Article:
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Coronavirus: Five deaths and 456 new cases confirmed in Ireland

The latest figures were confirmed by health officials this evening.

Chief Medical Officer Dr Tony Holohan
Chief Medical Officer Dr Tony Holohan
Image: Sam Boal via RollingNews.ie

HEALTH OFFICIALS HAVE confirmed that a further five people have died with Covid-19 in Ireland. 

The number of people with coronavirus in Ireland who have sadly died now stands at 1,984.

The National Public Health Emergency Team has also said that a further 456 cases of Covid-19 have been confirmed, bringing the total number of cases in Ireland to 68,356*.

Of the cases notified today:

  • 199 are men and 257 are women
  • 69% are under 45 years of age
  • The median age is 34 years old
  • 105 in Dublin, 85 in Limerick, 43 in Cork, 38 in Meath, 25 in Clare and the remaining 160 cases are spread across 21 other counties.

There are 274 Covid-19 patients who have been hospitalised, of which 33 are in ICU. There have been 10 hospitalisations in the past 24 hours

According to the Covid Data hub, 11,106 Covid-19 tests have been carried out in the past 24 hours, and 75,951 in the last seven days. The positive rate in the last seven days has been 3.8%, lower than the total positive rate since the start of the pandemic of 4%.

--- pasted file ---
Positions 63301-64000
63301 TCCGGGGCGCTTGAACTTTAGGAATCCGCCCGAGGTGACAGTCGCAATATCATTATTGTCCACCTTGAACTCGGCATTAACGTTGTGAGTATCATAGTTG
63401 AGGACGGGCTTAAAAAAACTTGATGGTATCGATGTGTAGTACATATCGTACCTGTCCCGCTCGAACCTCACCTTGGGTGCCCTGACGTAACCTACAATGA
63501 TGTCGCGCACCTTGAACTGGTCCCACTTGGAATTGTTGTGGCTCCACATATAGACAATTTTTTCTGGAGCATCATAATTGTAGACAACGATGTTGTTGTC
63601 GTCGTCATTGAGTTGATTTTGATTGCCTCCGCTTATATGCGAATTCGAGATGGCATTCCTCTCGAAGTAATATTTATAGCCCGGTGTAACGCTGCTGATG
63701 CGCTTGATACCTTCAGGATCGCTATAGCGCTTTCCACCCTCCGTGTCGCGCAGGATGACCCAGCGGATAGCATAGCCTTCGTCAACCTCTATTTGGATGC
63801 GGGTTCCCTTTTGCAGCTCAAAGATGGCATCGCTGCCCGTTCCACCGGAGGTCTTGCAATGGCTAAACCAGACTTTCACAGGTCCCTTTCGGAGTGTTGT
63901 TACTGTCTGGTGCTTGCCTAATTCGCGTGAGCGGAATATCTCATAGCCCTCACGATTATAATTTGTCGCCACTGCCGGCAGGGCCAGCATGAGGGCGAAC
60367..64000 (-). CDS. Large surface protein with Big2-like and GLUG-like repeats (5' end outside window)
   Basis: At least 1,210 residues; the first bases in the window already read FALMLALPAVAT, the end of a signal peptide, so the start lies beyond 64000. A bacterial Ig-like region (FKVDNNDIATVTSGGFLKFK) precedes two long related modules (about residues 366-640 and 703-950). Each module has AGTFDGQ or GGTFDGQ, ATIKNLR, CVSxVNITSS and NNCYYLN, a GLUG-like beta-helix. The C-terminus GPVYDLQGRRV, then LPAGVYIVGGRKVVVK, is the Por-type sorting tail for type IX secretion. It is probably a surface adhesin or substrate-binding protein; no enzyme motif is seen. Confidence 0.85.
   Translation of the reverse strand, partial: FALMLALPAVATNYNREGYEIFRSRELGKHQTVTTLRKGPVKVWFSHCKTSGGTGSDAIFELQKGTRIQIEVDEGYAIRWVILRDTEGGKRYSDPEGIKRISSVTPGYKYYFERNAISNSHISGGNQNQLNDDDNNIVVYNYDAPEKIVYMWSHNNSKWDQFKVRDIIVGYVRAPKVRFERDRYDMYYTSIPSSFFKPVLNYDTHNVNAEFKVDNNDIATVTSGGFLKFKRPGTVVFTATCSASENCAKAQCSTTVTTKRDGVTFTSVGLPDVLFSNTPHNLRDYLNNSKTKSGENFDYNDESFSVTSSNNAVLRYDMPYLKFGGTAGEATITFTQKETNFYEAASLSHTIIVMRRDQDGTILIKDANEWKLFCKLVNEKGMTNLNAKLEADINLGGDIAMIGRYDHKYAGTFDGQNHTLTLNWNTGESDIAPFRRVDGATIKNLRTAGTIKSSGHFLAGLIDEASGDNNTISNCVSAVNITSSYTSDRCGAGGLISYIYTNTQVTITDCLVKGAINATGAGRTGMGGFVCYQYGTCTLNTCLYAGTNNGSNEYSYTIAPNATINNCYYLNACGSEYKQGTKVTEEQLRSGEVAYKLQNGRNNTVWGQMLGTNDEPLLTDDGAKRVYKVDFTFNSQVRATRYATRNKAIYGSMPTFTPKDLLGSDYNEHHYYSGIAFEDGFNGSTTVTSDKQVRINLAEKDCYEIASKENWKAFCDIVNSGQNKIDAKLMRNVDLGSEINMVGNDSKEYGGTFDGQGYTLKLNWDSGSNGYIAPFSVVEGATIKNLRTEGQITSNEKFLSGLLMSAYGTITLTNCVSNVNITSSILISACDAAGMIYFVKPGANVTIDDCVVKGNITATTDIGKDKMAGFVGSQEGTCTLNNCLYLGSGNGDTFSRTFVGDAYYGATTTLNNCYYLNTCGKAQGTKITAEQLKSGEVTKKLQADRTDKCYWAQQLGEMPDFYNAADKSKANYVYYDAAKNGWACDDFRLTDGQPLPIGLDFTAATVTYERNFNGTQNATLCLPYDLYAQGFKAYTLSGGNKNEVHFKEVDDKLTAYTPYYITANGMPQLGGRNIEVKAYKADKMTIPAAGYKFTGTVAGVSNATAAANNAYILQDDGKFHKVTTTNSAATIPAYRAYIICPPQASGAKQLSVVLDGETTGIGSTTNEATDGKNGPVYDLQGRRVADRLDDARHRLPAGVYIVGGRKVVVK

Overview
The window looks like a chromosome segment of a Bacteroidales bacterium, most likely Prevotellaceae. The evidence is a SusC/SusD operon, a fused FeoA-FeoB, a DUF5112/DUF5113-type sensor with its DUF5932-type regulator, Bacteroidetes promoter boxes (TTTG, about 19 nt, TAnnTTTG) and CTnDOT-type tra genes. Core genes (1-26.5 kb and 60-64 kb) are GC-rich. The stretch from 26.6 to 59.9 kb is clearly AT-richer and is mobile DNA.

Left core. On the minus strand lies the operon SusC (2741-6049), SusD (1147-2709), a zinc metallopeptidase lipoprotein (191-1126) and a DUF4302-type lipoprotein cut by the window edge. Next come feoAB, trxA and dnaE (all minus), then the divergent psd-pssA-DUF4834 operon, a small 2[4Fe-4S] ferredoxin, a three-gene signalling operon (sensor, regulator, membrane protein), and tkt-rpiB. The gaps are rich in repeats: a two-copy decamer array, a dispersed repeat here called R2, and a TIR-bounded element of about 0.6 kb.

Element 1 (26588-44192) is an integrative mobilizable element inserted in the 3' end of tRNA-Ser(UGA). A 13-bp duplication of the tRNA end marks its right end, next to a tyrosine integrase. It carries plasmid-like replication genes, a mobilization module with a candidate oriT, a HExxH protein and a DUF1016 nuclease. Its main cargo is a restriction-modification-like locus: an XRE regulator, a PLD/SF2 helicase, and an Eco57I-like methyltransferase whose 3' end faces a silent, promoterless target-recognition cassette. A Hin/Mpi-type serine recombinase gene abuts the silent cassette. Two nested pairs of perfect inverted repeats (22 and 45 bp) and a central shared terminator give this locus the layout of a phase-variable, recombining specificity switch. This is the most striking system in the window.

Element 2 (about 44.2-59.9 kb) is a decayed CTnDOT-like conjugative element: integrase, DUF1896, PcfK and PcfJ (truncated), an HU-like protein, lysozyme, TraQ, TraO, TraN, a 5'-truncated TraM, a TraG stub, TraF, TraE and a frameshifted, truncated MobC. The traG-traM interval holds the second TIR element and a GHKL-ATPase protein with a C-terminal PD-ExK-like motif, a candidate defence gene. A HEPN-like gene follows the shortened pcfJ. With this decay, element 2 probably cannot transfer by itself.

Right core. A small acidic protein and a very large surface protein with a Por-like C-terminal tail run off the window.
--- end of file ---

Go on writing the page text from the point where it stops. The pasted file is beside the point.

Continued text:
Per county data Source: HPSC

‘Stick with us’

Deputy Chief Medical Officer Dr Ronan Glynn says NPHET is concerned that the positive trajectory they’ve been reporting in recent weeks has “at best stalled”.

According to a number of indicators, including daily case numbers, he said it may be deteriorating. 

Though there was no one cause of an increase in cases, Glynn listed some examples of outbreaks and clusters in recent days.

These include workplaces – the construction sector and food processing sectors were mentioned – and funerals, as well as student gatherings (one in Limerick was specifically mentioned) and extended family gatherings.

Dr Glynn asked people to focus on adhering to the restrictions for the next 10 days to two weeks. When asked by TheJournal.ie about exiting Level 5 in two weeks’ time, Dr Glynn said:

One of the biggest single detriments to our progress is an overt focus on where we might be in six weeks’ time. 
We don’t know where we’ll be in two weeks’ time… What dictates that is what people do today, tomorrow and the next day.

 ”The last thing we want is more people getting sick, the last thing we want is more people in hospital, the last thing we want is further deaths,” Dr Glynn said.

Glynn said that scenes of people drinking on the street in Dublin and Cork at the weekend were “frustrating” for a lot of people, including older people and other vulnerable people who may have been cocooning for months.

“Stick with us… I know people are tired,” Dr Glynn said. “I think in broad terms, people may just be getting tired of listening to the messages.”

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*Validation of data at the HPSC has resulted in three confirmed cases being denotified. This is reflected in the case total above.

With reporting from Hayley Halpin.

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